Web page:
The importance of the 5th ball

5 replies [Last post]
deriderj
Offline
Joined: 03/20/2011

I've been reading several articles by several different coaches and they all discuss the importance of the 3rd and 5th ball attack.  I'm guessing the 3rd ball attack has been discussed to death, but my question is about continuing to attack on the 5th ball. 

Watching many matches over the last 12 months, both amateur and professional I've noticed that the 5th ball is missed quite often when the 3rd ball attack is against under spin.  I don't know the exact reasons why, though I can guess that amount of spin necessary to loop or loop drive an under spin ball varies considerably depending on the spin of the push and results in a wide variety of spin and speed when blocked or countered which becomes the 5th ball.  Assuming any of this makes sense, and I'm close to correct on the physics, what are the coaching recommendations on striking the 5th ball under these conditions?  For a specific answer; I am an offensive player and can loop and/or counter drive from both sides though I favor looping with my forehand and counter driving with my backhand.

One coach I read said that you never attack hard against the 5th ball under these conditions (3rd ball was against under spin), that you must hit a controlled offensive shot and that the 5th ball is all about placement.  I'm wondering what can be done to ensure consistency and tactical advantage when striking the 5th ball when the 3rd ball was looped off of an under spin push.  I think this also applies to any 5th ball, but as I understand it the biggest variation comes when the 3rd ball is looped off of under spin.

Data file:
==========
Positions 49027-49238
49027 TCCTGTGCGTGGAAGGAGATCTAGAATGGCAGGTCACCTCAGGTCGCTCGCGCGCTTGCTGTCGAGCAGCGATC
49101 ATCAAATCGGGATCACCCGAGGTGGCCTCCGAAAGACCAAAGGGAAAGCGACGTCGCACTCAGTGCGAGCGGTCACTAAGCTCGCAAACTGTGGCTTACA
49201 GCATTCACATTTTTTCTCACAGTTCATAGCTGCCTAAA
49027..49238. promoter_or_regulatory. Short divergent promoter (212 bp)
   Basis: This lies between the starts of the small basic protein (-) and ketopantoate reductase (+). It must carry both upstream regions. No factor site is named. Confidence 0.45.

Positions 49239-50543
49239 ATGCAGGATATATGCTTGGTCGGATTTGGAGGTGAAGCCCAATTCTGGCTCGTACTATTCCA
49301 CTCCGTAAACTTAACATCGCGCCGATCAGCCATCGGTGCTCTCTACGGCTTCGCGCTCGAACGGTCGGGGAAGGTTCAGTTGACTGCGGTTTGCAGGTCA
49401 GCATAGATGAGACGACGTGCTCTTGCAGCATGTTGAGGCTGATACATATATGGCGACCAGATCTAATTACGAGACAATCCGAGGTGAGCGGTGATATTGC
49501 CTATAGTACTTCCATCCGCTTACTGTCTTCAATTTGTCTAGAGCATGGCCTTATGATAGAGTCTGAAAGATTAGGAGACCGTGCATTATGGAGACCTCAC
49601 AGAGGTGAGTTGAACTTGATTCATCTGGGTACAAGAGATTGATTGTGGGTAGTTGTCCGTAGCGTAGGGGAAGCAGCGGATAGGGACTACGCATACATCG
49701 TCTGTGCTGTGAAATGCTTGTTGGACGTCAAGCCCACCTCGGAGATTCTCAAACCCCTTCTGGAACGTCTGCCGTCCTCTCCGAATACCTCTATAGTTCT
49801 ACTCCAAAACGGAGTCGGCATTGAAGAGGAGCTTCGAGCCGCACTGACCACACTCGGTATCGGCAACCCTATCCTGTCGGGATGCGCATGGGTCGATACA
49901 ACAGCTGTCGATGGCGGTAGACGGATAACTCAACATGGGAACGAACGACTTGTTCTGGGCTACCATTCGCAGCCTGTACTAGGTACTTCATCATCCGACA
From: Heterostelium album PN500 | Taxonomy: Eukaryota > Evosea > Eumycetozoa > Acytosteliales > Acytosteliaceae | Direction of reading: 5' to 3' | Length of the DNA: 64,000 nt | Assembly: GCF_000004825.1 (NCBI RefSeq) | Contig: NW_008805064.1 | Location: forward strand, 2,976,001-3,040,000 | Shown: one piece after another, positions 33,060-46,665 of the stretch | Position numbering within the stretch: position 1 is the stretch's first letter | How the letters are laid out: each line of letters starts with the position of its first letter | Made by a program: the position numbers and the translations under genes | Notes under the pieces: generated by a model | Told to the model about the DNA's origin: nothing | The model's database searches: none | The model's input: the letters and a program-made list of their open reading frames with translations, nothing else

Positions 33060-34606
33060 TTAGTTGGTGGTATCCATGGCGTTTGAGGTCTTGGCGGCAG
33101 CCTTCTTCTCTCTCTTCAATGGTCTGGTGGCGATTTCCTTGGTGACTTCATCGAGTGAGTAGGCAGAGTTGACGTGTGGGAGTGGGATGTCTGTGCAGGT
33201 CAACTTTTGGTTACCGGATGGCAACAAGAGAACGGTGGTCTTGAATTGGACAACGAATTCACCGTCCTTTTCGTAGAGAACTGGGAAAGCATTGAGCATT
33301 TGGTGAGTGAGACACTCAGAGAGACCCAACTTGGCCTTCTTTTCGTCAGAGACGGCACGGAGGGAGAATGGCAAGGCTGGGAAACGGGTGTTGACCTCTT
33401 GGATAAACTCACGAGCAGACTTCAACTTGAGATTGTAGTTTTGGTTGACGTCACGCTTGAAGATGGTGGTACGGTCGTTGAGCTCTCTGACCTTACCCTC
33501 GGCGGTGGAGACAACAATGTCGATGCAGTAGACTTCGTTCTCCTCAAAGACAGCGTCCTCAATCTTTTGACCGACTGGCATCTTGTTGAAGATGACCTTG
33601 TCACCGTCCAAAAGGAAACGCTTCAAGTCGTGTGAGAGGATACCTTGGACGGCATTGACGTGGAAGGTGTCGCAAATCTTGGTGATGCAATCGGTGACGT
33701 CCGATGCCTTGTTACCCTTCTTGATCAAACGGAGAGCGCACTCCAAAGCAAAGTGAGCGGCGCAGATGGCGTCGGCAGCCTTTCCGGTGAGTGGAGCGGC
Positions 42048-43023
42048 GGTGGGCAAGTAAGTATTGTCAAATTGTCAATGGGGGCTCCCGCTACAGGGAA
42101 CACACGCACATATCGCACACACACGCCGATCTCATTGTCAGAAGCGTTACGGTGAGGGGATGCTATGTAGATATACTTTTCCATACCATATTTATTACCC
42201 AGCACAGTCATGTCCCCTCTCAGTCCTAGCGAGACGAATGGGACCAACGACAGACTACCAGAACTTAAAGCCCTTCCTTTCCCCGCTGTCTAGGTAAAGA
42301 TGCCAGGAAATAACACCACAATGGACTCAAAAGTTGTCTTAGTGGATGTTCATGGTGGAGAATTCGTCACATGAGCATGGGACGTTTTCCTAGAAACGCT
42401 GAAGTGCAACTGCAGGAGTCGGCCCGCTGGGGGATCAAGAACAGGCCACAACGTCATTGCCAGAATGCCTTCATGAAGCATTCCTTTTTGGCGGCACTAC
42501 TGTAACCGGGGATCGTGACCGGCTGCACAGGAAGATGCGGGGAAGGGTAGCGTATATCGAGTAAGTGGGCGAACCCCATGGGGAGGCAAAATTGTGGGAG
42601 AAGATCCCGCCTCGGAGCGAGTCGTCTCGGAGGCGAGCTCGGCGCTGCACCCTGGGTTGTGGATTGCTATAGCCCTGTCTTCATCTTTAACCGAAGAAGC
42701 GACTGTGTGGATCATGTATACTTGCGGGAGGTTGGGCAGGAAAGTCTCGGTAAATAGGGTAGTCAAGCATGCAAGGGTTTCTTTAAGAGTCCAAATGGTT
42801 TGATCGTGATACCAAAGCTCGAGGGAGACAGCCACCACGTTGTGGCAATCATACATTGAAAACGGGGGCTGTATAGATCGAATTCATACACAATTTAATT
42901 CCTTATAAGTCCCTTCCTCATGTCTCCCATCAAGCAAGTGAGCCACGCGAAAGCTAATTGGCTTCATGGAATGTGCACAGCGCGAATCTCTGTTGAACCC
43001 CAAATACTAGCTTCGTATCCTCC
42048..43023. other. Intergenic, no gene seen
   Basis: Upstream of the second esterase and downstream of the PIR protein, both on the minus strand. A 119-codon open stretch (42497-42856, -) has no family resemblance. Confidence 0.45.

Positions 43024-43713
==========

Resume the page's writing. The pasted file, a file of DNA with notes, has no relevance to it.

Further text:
Any thoughts?  I'd love to hear what coaches on the forum have on this but I'm also open to any articles that have been written on the subject, so providing links to those articles would be appreciated.  I'm also looking for recommended drills that will provide a more consistent approach to hitting that 5th ball when the 3rd ball is looped off of under spin.

Thanks!

Larry Hodges
Larry Hodges's picture
Offline
Joined: 11/19/2010
Re: The importance of the 5th ball

BTW: I clicked on what I thought should be a link to the previous article you mention in your response but the link is invalid and so is the link back to what I think is supposed to be my original question.

I don't know how that happened, but I fixed them. Thanks for letting me know!

mjamja
Offline
Joined: 01/19/2011
Re: The importance of the 5th ball

Is 5th ball attack planned or a reaction to very good serve return?

Before I start to serve should I be planning just a 5th ball atack or should I plan a third ball attack and  plan for a control 3rd ball and a 5th ball attack if serve return is particulary difficult?

What can I really plan for a 3rd ball or 5th ball attack considering all the options my opponent has in making different shots and in making different quality execution of those shots?   I always feel that if I make a "Plan" I lock myself into what turns out not to be taking the highest percentage shots, but if I have no plan I I miss shots because I am having to make fairly complicated choices in the middle of the point.   If I had 10,000 hrs of training behind me I am sure I could make the right choices in the limited time available, but for a recreational player who is never likely to make USATT 2000 what is the best approach to planning?

Mark

 

Larry Hodges
Larry Hodges's picture
Offline
Joined: 11/19/2010
Re: The importance of the 5th ball

Hi Mark,